Assumption: Once we have more time to ourselves, booking shows will get easier. (Not that we ever thought we’d be an easy sell!)

Reality: Free time helps, but the lack of great internet while we travel kind of balances this out. Booking shows has proven to be one of the hardest types of work we do on the road! That being said, it does get easier with practice and a routine.

Assumption: Finding part-time work when we settle in a place should be pretty easy, especially in a tourist area. 

Reality: Most businesses don’t want temporary workers, so getting a gig isn’t as straightforward as we wanted and we can’t emphasize that we are nomads when we apply. (And this problem was much worse before we had a car! Limited businesses within walking distance narrows your options further.)

Assumption: Being on the road will be stressful, but the freedom will help make up for the new stress. 

Reality: Overall, we are MUCH less stressed than we used to be. It’s gotten easier with time. Financial stress is real, but if you organize your time well, this lifestyle is usually a dream come true. And days when you have to work super-hard are easier knowing they’re financing this lifestyle. That being said, your anxiety and depression don’t go away because you hit the road! Make sure you have strong self-care habits, maintain your personal space and work to keep the lines of communication open with your partner. 

Assumption: We’d have tons of free time to work on music projects and booking once we hit the road.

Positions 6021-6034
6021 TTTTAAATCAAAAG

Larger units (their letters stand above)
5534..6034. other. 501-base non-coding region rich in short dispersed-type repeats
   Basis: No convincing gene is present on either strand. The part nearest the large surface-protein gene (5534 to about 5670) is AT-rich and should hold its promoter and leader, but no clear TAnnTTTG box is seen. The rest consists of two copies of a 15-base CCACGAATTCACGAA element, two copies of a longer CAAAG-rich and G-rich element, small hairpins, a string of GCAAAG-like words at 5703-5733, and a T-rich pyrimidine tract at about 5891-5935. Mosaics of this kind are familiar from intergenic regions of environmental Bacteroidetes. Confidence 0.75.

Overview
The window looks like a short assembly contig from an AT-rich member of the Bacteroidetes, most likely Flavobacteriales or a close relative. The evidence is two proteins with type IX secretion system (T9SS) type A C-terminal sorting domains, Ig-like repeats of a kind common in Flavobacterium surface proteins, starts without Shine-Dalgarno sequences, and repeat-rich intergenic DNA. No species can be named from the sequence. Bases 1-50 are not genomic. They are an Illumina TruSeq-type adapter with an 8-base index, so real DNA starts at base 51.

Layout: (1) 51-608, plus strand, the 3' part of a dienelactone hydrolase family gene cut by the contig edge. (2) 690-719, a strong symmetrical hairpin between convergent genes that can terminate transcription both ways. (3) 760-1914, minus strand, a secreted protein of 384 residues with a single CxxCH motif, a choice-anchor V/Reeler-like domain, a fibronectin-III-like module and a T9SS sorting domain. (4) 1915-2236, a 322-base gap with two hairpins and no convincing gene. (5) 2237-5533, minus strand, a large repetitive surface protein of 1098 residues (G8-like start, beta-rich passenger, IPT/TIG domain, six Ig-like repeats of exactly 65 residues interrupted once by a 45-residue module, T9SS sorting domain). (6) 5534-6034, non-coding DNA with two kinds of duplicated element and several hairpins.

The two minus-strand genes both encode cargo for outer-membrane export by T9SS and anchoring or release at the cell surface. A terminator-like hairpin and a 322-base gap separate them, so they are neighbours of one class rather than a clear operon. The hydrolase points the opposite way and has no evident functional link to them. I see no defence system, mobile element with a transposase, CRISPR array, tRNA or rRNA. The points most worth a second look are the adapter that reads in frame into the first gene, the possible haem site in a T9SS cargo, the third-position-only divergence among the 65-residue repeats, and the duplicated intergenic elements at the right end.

Reality: We have to work VERY hard to make time for this. Because we’re juggling so many income streams and responsibilities, the music making sometimes takes a far back seat. We’re working on making this a regular part of our schedule, but it’s something we are still working on. 

Assumption: We probably wouldn’t be back to New Hampshire for another year or so. 

Reality: I’ve gotten two gigs in New Hampshire since I left. So I flew back in December and in March for a few weeks. Who’d have thought I’d be offered higher-paying theater work once I moved out of the state?! (Ross, unfortunately, is waiting for New Hampshire to call with his gigs. We will be both be back this fall for a month to teach workshops and perform.)

Assumption: It will be harder to not have a regular community on the road. 

Reality: We have made friends wherever we’ve gone. Although our social lives aren’t particularly exciting, we find people who care about us and share stories with us everywhere. It’s been pretty wonderful. We miss our friends and family, but we definitely feel welcome wherever we go. (It helps to be able-bodied, white, a male-female couple and relatively privileged. We know this and are constantly thankful that we can feel relatively safe and welcome wherever we go.)

As we look forward to the rest of this year, we are currently on the Outer Banks of North Carolina. (Report on Florida, Savannah and Charleston to come!) After Labor Day, we will visit New Hampshire and then head back to Florida if our plans stay on track. We will stay there through the winter and possibly spring. 

Thanks for reading and following our journey!